The findings come following a review conducted by Sweden’s National Employment Agency (Arbetsförmedlingen) of how 1,700 newly arrived refugees had fared in the new system, Sveriges Radio (SR) reported on Wednesday.
Since 2010, municipalities in Sweden have had responsibility for arranging Swedish language classes while the employment agency’s local office enrolled the new immigrants in an introductory programme.
An “establishment remuneration” is paid out from the Social Insurance Agency (Försäkringskassan) for a maximum of two years.
The review showed that 60 out of 1,700 new arrivals were working without any financial assistance from public authorities at the end of the two-year course. The majority were instead transitioning from the establishment programme to different programmes managed by the employment agency, where financial support is lower.
“The rest has to be filled in with social benefits,” Mats Johnsson, a local politician from Alvesta in southern Sweden told SR.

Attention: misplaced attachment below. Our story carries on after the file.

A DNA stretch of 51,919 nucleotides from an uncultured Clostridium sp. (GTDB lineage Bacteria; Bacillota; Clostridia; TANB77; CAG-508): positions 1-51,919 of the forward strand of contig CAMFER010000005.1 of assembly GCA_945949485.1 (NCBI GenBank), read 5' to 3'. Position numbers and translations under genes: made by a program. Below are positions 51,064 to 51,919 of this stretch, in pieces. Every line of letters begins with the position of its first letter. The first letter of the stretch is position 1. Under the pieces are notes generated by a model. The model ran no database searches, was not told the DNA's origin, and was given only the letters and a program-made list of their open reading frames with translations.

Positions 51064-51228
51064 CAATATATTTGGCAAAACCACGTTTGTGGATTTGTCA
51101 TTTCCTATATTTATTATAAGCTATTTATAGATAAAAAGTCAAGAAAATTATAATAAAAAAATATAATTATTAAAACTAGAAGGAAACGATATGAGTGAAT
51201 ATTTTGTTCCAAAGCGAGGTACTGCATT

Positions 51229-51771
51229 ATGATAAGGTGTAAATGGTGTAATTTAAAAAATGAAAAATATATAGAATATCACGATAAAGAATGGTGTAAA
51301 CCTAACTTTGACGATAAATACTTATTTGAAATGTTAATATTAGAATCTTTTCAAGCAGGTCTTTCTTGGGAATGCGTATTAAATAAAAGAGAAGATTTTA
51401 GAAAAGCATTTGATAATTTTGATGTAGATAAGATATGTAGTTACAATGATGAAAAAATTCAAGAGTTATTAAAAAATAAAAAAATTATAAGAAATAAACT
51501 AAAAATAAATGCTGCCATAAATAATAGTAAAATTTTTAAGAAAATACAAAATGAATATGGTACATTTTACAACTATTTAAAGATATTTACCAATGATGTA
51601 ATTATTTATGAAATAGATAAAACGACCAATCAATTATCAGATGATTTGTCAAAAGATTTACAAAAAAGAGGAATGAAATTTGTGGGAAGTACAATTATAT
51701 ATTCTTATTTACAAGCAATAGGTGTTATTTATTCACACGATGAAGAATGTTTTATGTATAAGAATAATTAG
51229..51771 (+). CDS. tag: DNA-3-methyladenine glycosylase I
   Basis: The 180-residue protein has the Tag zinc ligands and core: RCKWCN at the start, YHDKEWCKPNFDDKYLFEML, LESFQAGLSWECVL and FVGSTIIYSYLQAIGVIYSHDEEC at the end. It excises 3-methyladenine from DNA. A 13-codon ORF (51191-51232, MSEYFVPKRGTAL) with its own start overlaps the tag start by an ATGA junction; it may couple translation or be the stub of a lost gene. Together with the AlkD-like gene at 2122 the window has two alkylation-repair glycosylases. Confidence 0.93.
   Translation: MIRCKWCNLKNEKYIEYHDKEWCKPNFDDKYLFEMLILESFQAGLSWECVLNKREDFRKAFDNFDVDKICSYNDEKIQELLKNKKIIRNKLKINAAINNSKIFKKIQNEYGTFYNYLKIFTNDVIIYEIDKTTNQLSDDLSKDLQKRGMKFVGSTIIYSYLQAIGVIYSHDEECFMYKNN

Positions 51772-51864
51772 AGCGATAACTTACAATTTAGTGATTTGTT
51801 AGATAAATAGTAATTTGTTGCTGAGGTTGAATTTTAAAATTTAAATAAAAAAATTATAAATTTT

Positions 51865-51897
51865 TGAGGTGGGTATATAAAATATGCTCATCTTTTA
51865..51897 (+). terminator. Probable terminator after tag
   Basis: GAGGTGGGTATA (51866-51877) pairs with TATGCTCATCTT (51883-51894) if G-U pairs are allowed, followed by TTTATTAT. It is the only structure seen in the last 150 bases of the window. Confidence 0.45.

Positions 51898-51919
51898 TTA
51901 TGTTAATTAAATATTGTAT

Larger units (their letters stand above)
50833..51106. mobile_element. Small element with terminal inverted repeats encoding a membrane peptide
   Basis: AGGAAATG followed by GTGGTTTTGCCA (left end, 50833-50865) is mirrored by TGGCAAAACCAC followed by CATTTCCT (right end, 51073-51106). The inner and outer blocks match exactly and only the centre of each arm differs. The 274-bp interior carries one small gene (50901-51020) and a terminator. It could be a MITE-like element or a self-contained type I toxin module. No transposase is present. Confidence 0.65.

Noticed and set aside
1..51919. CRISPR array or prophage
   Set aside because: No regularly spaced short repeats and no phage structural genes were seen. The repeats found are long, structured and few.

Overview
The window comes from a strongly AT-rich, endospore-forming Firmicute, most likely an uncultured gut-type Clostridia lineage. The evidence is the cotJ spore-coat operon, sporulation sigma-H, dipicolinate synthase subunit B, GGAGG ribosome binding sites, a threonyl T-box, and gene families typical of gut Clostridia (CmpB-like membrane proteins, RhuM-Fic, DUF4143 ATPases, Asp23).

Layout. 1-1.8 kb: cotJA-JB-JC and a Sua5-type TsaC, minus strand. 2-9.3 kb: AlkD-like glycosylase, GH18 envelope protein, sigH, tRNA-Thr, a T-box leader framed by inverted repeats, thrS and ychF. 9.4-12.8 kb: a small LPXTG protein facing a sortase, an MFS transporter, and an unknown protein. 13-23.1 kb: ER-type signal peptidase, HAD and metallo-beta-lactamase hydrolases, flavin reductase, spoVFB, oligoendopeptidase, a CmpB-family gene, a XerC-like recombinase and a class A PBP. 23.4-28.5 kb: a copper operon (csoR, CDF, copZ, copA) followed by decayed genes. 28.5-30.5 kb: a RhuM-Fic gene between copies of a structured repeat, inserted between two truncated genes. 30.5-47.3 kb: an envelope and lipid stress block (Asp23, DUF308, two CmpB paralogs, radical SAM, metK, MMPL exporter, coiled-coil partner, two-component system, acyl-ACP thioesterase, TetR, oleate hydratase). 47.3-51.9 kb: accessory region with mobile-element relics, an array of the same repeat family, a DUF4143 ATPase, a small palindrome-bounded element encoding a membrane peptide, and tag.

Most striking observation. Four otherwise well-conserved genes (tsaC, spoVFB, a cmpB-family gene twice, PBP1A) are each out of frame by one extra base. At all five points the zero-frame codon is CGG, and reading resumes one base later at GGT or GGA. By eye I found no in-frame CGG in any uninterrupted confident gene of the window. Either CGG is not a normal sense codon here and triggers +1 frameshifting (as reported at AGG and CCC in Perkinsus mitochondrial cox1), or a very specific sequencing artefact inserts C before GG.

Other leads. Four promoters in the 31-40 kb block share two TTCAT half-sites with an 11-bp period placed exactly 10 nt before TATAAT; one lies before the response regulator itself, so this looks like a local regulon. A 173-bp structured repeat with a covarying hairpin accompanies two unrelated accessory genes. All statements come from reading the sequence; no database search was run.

“Which means our tax-payers have to pay, which is not sustainable for the future.”
Integration Minister Erik Ullenhag, however, told the broadcaster he thought the new system had yielded better results than previous refugee-introduction programmes in Sweden.
Among the initial batch of people in the programme, 173 left to take a job before the programme had finished, while 152 had gone on to study. Among those who completed the programme, a further 3 percent had taken up studying, according to the employment agency’s statistics.